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Nokia says partnerships are key to improving continental connectivity

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Photo by Bloomberg

10th November 2022

By: Marleny Arnoldi

Deputy Editor Online


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As many telecommunications and technologies companies work to connect the 200-million people without mobile broadband coverage in sub-Saharan Africa and improve the affordability of data, Finnish technology group Nokia has been focused on developing solutions that lower operators’ total cost of ownership to ensure a better return on investment with rural connectivity.

UK-headquartered mobile network organisation GSMA reports in its ‘State of Mobile Internet Connectivity Report 2022’ that more than half of adults in sub-Saharan Africa remain unconnected; however, the organisation is seeing high year-on-year growth rates of smartphone uptake, and 4G connections on the continent.

Nonprofit organisation Unconnected finds Africa to be the continent with the lowest Internet penetration rate at 39% of the population, compared with the global average of 59%.

In turn, only 6% of Africans have access to broadband Internet and Africa remains the continent with the most expensive Internet globally.

Nokia mobile networks sales head for Middle East and Africa Danial Mausoof told Engineering News on the sidelines of the Africa Tech Festival 2022, in Cape Town, that the company offers various technologies suited to rural areas, with robust security measures to ensure continued service and the asset safety of service providers.

For example, Nokia has developed off-grid power solutions that use solar power and batteries to drive down costs for the operator and improve their returns. These off-grid power solutions also lower the cost of building rural infrastructure and overcome challenges around electrification.

Mausoof believes that collaboration between regulators and industry is key to ensuring the digital divide narrows on the continent.

The company has been increasingly collaborating with industry peers to realise more connectivity in Africa. For example, Nokia has announced it will provide its 7250 IXR – or interconnected router – platforms with 400G-enabled interfaces to Africa Data Centres (ADC), the continent’s largest provider of interconnected, carrier- and cloud-neutral data centre facilities, and subsidiary of Cassava Technologies.

The solution will enable ADC to offer cost-effective and high-capacity interconnection services to its customers in multiple African countries.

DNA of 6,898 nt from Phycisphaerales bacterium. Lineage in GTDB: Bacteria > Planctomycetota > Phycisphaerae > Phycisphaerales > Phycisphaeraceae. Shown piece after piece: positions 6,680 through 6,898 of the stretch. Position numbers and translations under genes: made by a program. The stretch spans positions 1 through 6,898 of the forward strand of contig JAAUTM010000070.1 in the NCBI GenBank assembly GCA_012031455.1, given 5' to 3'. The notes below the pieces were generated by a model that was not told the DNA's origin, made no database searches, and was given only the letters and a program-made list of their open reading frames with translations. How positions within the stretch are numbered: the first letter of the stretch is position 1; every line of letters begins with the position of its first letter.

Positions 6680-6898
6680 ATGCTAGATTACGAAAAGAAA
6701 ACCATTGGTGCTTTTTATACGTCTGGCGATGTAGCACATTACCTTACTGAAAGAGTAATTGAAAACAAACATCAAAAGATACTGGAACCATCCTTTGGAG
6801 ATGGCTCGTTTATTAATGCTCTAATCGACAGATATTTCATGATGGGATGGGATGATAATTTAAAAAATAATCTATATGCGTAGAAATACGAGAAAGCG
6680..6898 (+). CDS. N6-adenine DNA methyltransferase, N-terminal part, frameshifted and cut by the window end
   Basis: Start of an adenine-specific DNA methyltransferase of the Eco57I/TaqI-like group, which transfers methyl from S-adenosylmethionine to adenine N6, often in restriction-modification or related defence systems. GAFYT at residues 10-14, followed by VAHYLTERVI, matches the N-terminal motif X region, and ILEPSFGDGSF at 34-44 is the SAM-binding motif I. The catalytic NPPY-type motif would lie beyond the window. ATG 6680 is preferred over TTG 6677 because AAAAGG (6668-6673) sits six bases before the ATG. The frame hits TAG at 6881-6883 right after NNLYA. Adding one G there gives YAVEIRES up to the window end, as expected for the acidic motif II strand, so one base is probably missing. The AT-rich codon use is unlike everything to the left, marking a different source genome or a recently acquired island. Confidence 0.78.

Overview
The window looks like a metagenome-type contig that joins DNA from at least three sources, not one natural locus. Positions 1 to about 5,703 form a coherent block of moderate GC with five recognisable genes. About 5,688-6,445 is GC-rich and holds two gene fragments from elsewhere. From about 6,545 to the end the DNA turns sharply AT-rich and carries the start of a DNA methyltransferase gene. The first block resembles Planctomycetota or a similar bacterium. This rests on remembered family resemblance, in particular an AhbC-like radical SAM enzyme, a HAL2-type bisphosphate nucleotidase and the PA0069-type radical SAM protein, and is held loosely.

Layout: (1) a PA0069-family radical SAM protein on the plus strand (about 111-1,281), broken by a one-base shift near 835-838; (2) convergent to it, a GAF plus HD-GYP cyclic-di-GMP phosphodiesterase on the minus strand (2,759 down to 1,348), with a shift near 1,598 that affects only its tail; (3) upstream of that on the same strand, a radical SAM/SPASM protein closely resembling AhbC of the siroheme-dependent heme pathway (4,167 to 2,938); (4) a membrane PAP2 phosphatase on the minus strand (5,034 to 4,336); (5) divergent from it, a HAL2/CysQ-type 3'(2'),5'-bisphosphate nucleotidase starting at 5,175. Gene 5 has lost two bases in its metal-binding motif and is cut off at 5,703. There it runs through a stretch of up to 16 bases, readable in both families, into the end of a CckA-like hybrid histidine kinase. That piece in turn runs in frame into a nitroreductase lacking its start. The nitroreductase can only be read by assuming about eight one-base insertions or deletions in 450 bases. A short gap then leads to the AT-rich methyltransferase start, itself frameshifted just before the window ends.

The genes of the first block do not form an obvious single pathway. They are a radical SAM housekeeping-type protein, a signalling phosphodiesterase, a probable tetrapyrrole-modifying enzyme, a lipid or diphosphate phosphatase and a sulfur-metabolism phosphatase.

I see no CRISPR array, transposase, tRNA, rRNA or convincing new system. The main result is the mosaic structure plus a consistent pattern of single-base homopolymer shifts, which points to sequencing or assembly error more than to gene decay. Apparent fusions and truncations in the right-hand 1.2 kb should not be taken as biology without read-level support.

ADC will deploy the routers running the Nokia Service Router Operating System to run Metro Ethernet Forum 3.0-certified interconnection services. This will offer customers ethernet-based virtual cross-connects, cloud-onramp and continent-wide remote peering services.

Nokia’s platform will help ADC accelerate time-to-market connectivity services that can be easily consumed by customers, allowing them to deploy workloads in any location and interconnect them.

Nokia has also partnered with another Cassava subsidiary, Liquid Networks, which is part of Liquid Intelligent Technologies, through a channel partner agreement.

The agreement will see Liquid Networks market, distribute and service Nokia’s product line of its Nokia Digital Automation Cloud (NDAC) solution portfolio, which consists of Nokia fourth- and fifth-generation radio access equipment and an NDAC core solution for onsite campus deployments.

Liquid Networks South Africa CEO Deon Geyser says being a Nokia Global Partner Programme member is a significant milestone for the company, adding that customers are now able to benefit from the speed and simplicity of the NDAC platform.

Nokia, through its Global Partner Programme, has deployed mission-critical networks to more than 2 200 enterprise customers in various sectors including energy, manufacturing and transport globally.

It has also extended its expertise to more than 485 large private wireless customers. In turn, Nokia strengthens its primary route to market for enterprise and public sector business opportunities through the programme.


Mausoof and Nokia chief technology officer for Southern Africa Jan Liebenberg agree that there is an aspiration among African governments to digitise and get people living in remote areas connected to digital services.

They affirm that there is increasing dialogue on connectivity and the African Telecommunications Union is also fostering discussions between different countries and different regulators on the matter. 

Funding efforts from US-based Universal Services Fund and the International Finance Corporation have played significant catalytic roles across the continent in getting people connected and up to speed with digitalisation in Africa.

Liebenberg believes government could do more from a regulatory perspective to drive connectivity and ensure universal access to people, especially through tax mechanisms to make devices more affordable and perhaps to afford “spatial spectrum” specifically in areas with high digital division.  

This is particularly vital if industries such as agriculture are to become more connected, and therefore more productive in the economy.

Liebenberg and Mausoof say Nokia will continue pursuing innovation in its technologies to cater to the world’s changing telecommunication, information technology and consumer electronics needs, as it has been doing since 1865.

Edited by Chanel de Bruyn
Creamer Media Senior Deputy Editor Online




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